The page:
Dana Sullivan lives in a South End studio apartment. Chic and cozy — but her roommate is celebrity pooch Sir Harvard Dangerfield, and the guy needs space. The bow-tie-clad Samoyed has a rabid Instagram following of more than 26,000 people. The champion show dog and registered therapy dog frequently makes public appearances throughout Boston. And with fame comes props. Lots of them.
Some of Sullivan’s kitchen cabinets overflow with Dangerfield’s accessories: shampoos, lint rollers, treats, T-shirts, hats, and travel bags. There’s also a table topped with animal- and paw-print poop bags, a fishbowl vase brimming with his extensive bow-tie collection (many were gifts), eight more containers of treats, and his daily grooming accessories. In addition to his crate, he has a dog bed, hooks by the door for his leashes (including four Boston-sports-themed ones), and a basket overflowing with toys.
“As a poor graduate student, I have occasionally foregone grocery shopping to make sure I could afford food for Harvard,” Sullivan said.
The American Pet Products Association has forecast that owners will spend an estimated $62.75 billion on their pets in 2016. That’s up 4.1 percent over last year.
“I’m realizing that I actually live in Harvard’s apartment, but I don’t mind,” Sullivan said.
Devoted pet owners go to great lengths to make their furry and finned friends feel like stars at home, even if they’re city dwellers.
This is especially true if their humans frequent the Back Bay’s Pawsh Dog Boutique & Salon. Owner Nancy Maida sells pet fountains, custom crates, damask doggie stairs, and elaborately designed food bowls. Her biggest hit? Bowsers-brand animal furniture. Owners arrive with pets in tow and browse fabric books and styles ranging from doughnuts to loungers and mini couches.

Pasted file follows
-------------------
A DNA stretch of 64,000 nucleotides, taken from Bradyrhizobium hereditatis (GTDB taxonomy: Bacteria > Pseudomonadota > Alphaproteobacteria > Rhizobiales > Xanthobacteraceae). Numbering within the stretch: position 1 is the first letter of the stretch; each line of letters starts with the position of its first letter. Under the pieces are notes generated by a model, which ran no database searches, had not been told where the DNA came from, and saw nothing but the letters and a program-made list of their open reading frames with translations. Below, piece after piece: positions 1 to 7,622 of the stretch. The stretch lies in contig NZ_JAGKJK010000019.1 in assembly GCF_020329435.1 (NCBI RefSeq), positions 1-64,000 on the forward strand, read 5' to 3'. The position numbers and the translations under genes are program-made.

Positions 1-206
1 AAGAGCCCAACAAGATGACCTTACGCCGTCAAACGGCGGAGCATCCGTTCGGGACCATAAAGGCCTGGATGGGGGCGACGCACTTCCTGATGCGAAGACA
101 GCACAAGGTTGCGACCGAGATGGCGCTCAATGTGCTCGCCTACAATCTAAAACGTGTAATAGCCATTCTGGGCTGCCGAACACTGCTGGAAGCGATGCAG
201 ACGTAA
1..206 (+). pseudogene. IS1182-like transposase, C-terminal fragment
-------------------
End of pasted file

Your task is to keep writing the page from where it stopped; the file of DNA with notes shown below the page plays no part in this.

“People are practical in Boston. They take down all the beds and let their pets try each one,” Maida said. Move over, IKEA; here comes I keeshond.
Of course, such accommodations might pale in comparison to dog mansions and “catios” — patios for cats.
Lynnfield’s Robin Reed has four cats on several acres, and she didn’t want them to roam free among the coyotes. She installed a 32-by-8-foot walled catio that abuts her tennis court, accessed by a small cat door. It’s adorned with Irish moss, flowering herbs, pansies, and other feline-friendly plantings. Stairs lead to a second-level deck, ideal for sunbathing.
“My cats go out there daily. They absolutely love it,” Reed said.
And for those who prefer fin to fur, high-end options abound. Boston Aquariums in Watertown specializes in regal fish tanks for corporations like TripAdvisor and private clients, such as the owner of a Four Seasons residence who wanted a 350-gallon shark tank. (For some perspective, typical household fish tanks are about 30 gallons.) Boston Aquariums’ tanks are about $25,000 for a 300-gallon to $50,000-plus for a 750, said Keith Borgaro, owner of the company. Another notable installation? A 400-gallon, 3,000-pound fish tank installed in a Dover billiards room.
Slightly more affordable but no less luxurious are designer doghouses. Several varieties have been auctioned off at the annual Weston Pooch Parade and Festival, a fund-raiser for charities like the Animal Rescue League of Boston, Buddy Dog, Operation Delta Dog, and the scholarship fund of the Rotary Club of Weston and Wayland. Last year’s centerpiece was a cedar-shingled, four-columned “pooch palazzo” built by Hall Construction and designed by architect Keith B. Gross. It sold for $3,000.
“It’s a canine-sized pavilion that looks like a beautiful little garden structure, designed to age naturally with no maintenance. It really took on a life of its own,” said Gross, who also designed a “Crate for a King” and a cedar-clad Colonial for last month’s festival.